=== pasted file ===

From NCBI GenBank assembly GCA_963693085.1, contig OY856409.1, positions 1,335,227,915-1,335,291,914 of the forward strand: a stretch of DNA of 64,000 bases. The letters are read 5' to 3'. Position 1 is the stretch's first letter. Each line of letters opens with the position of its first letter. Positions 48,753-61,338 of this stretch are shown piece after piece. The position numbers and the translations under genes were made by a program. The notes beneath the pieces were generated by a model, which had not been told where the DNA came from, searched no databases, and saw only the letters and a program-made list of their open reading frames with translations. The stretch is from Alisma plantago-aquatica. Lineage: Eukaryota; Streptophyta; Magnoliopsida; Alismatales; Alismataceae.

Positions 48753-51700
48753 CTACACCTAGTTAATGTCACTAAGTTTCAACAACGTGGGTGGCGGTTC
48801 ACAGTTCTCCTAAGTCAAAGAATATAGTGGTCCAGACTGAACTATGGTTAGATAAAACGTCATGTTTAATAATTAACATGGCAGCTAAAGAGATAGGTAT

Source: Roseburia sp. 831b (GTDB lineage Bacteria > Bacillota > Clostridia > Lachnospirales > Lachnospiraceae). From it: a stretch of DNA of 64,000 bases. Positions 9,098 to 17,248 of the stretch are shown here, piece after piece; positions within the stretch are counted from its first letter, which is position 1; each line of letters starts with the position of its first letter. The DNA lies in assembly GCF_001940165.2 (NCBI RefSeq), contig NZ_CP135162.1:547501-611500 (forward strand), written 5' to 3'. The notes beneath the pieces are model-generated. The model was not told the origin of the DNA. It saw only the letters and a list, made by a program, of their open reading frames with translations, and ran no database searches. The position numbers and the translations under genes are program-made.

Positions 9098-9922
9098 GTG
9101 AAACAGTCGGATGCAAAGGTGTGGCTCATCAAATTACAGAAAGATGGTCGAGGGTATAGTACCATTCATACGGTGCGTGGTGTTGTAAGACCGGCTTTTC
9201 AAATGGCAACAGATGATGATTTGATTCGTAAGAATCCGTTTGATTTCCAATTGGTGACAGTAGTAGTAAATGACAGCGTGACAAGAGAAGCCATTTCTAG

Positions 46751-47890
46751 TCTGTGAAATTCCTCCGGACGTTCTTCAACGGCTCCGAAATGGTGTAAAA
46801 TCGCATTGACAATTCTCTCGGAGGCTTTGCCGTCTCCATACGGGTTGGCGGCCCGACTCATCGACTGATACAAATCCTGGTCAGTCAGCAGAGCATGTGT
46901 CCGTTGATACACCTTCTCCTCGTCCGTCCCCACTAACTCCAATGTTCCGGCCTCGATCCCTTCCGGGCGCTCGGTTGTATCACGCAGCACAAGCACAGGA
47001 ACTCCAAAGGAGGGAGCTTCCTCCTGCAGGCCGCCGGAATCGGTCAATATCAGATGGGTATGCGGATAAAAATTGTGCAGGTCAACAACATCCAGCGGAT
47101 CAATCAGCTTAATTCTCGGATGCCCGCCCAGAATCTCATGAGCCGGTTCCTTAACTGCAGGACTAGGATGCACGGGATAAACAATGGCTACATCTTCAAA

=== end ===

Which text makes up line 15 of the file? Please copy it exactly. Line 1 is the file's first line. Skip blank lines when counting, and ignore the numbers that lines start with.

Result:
47101 CAATCAGCTTAATTCTCGGATGCCCGCCCAGAATCTCATGAGCCGGTTCCTTAACTGCAGGACTAGGATGCACGGGATAAACAATGGCTACATCTTCAAA